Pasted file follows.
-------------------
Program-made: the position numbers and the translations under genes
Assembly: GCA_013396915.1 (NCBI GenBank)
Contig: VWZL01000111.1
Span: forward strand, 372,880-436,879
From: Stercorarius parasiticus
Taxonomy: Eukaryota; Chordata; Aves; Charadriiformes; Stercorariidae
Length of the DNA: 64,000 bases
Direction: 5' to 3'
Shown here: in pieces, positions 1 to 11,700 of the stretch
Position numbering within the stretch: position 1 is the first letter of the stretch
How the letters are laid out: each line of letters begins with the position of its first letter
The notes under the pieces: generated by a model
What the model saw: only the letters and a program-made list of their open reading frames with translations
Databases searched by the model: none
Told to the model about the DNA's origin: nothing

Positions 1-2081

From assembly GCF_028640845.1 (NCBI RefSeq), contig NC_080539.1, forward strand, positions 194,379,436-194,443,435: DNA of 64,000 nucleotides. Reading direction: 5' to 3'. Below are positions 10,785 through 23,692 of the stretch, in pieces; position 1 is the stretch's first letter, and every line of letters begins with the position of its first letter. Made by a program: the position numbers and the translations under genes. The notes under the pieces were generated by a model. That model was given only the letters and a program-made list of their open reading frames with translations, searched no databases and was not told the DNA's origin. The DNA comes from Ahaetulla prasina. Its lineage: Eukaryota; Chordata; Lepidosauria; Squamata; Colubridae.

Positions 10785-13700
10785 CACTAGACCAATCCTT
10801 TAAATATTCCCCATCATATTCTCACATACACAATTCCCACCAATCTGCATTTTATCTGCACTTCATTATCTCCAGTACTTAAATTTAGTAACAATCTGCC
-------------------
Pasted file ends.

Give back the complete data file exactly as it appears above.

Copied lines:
Program-made: the position numbers and the translations under genes
Assembly: GCA_013396915.1 (NCBI GenBank)
Contig: VWZL01000111.1
Span: forward strand, 372,880-436,879
From: Stercorarius parasiticus
Taxonomy: Eukaryota; Chordata; Aves; Charadriiformes; Stercorariidae
Length of the DNA: 64,000 bases
Direction: 5' to 3'
Shown here: in pieces, positions 1 to 11,700 of the stretch
Position numbering within the stretch: position 1 is the first letter of the stretch
How the letters are laid out: each line of letters begins with the position of its first letter
The notes under the pieces: generated by a model
What the model saw: only the letters and a program-made list of their open reading frames with translations
Databases searched by the model: none
Told to the model about the DNA's origin: nothing

Positions 1-2081

From assembly GCF_028640845.1 (NCBI RefSeq), contig NC_080539.1, forward strand, positions 194,379,436-194,443,435: DNA of 64,000 nucleotides. Reading direction: 5' to 3'. Below are positions 10,785 through 23,692 of the stretch, in pieces; position 1 is the stretch's first letter, and every line of letters begins with the position of its first letter. Made by a program: the position numbers and the translations under genes. The notes under the pieces were generated by a model. That model was given only the letters and a program-made list of their open reading frames with translations, searched no databases and was not told the DNA's origin. The DNA comes from Ahaetulla prasina. Its lineage: Eukaryota; Chordata; Lepidosauria; Squamata; Colubridae.

Positions 10785-13700
10785 CACTAGACCAATCCTT
10801 TAAATATTCCCCATCATATTCTCACATACACAATTCCCACCAATCTGCATTTTATCTGCACTTCATTATCTCCAGTACTTAAATTTAGTAACAATCTGCC